Only a few days before two of my boys come to visit me; I lie awake with the thoughts and memories of the children I may not see for a long time. I love you all. Your smiles and laughter, the lessons each of you have taught me about relationships and life; the simple joys of you, are imprinted in my memory. You are a precious part of me. I think of you often and send you best wishes and hopes for your lives from my heart.
Today I posted this joke on my facebook wall –
I rear-ended a car this morning…the start of a really bad day! The driver got out of the other car, and he was a dwarf
He looked up at me and said ‘I am NOT Happy!’ So I said, ‘Well, which one ARE you then?’
Its a Basil Brush Boom-boom joke.
It is in no way intended to be hurtful, its just bloody silly. In todays politically correct world I had an odd comment or two that expressed dismay, one person described it as ‘mean’.
‘Childish’, ‘juvenile’, ‘sophomoric’, ‘silly’ I’ll take; but ‘mean’? – never.
Its a ridiculous joke, its harmless, furthermore this type of gag is the basis of many of the great British humorists like the The Goons and Monty Python and is increasingly apparent in American humour too. Actually, this type of joke has been around since Adam was a lad.
Rather than choosing to take offense (particularly on behalf of others – that’s a bit rich isn’t it?); isn’t it time we learned to laugh at ourselves again, even if a gag contains stereotypical references, and not take things so seriously? Surely these jokes should be judged by intent not content. If it’s not your cup of tea, I understand it – but lets not censor that which others find amusing. Lets not admonish folk who want to have a laugh so long as it does actually contain material that in some way can be judged to be humourous. After all, “Funniest Home Videos” is still running, isn’t it? God help us all.
I was only saying to my wife’s sister in bed this morning that there’s too much joy in this world.
Have you ever thought of all of the relationships of your life, how often you were the one that got away? I have; and I gotta say, mostly its me, not them.
Its not that I don’t have my down-side, I know I can be a challenge. I’m complex (like, really complex) and I can get depressed, and that, my friends, is an ugly thing.
Some of them were more beautiful than me : pretty fish. But nearly always I was smarter, happier, funnier, had a broader vision of life, was more adventurous, more compassionate. My love runs deep and wide, I don’t mislead and I don’t lie, I don’t gameplay and I treat people with respect and kindness ; fuck it – I was the nicer person.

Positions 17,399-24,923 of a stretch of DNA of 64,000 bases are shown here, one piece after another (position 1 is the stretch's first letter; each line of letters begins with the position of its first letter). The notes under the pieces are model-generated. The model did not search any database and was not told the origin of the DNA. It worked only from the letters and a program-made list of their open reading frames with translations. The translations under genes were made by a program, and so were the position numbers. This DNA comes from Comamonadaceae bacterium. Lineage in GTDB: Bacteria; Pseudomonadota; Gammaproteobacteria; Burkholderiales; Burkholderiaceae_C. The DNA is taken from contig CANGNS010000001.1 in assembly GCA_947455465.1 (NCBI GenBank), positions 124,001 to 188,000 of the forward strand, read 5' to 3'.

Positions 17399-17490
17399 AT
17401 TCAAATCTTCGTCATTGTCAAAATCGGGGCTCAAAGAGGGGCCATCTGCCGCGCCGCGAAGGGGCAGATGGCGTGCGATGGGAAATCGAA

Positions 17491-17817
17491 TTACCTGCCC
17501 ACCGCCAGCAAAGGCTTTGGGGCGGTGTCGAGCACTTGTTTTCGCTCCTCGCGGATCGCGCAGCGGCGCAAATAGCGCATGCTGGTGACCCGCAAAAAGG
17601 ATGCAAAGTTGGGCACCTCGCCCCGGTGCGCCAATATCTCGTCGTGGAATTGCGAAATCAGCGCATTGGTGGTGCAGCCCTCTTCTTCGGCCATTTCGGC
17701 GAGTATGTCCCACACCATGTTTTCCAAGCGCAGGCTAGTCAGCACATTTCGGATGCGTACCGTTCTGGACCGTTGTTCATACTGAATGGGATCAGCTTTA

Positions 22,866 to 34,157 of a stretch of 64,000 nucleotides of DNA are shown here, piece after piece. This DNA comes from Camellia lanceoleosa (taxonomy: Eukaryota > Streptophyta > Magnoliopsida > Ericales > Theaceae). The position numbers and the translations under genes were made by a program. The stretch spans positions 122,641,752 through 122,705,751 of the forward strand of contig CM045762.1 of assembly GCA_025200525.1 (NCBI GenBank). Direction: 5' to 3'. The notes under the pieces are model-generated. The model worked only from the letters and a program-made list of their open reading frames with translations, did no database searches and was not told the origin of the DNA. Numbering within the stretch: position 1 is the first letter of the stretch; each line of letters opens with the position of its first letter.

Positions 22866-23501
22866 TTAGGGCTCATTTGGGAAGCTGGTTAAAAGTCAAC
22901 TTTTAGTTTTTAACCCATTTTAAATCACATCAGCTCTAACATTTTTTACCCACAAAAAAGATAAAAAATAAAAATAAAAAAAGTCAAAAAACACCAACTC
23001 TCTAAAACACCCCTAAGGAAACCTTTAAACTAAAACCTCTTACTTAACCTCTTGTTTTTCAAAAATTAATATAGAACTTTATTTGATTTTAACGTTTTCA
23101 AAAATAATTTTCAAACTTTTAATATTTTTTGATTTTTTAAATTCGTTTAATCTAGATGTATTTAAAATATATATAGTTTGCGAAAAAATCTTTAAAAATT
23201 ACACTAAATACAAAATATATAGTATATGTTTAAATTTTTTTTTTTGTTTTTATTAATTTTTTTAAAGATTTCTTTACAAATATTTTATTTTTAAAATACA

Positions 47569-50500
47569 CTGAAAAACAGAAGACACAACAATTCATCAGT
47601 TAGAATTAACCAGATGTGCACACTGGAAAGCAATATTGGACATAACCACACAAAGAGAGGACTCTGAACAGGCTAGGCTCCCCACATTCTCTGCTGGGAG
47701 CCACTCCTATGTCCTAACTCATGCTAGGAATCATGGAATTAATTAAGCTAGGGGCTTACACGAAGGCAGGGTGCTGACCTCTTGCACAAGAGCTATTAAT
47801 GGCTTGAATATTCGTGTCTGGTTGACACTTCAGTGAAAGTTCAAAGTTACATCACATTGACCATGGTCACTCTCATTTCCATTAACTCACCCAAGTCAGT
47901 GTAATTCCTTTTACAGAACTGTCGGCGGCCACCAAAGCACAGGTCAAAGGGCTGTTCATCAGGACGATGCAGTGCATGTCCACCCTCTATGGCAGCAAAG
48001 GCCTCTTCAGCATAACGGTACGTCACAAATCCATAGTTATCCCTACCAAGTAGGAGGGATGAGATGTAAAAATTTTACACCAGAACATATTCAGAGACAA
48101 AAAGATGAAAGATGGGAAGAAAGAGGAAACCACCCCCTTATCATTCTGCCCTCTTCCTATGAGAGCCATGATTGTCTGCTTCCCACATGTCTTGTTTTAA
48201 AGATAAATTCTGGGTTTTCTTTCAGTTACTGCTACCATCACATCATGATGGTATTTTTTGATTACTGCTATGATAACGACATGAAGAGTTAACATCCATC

I was the champion catch. I was the one that got away. Some of them just don’t know it. Maybe they are not as bright as I thought at the time?
I don’t dream very often, but I am right now; of you ; a lot. Are you ok?
UPDATE Feb 28/29 2012
My mistake … I thought I was still in tune with you.
SIMONS EASTER EGG
Word count: 34
How fab to be back in the land of Oz! Within one month I secured a great position; and within the last six months have reconnected with a bunch of friends; started working on TBS again with my co-collaborator: Pete Marshall; have been to more concerts, plays, restaurants, pubs, parties, movies and sporting events than in my last five years in the States combined. I live in a great area of Brisbane, close to the city and have repaid most of my debt. Life is good. Life is fantastic!
Most importantly I feel like the old me has returned, I walk with a spring in my step and I live my life with a sense of purpose.
Every waking hour I look forward to seeing my Reason again. I speak with my eldest twice a day on Skype but my Aspergers Reason doesn’t relate to Skype at all, so I hardly ever get to speak with him. I will be able to afford to fly my Reason (and a chaperone) to visit me three times a year, their first visit will be in March/April, only a few weeks away. I am planning lots of things for them to do while they’re here – visits to SeaWorld and Warner Brothers MovieWorld and Wet’n’Wild theme parks and I’ll begin to teach them how to surf and fish and will take them to their first Rugby League game.
It’s all very exciting – for them and me.
But nothing will replace seeing them every day, being an integral part of their lives, being their full-time dad.
I feel good about returning, no, I feel great about it, it was the right thing to do. But what will take away the guilt of not being there for them?
What can possibly fill the void of them?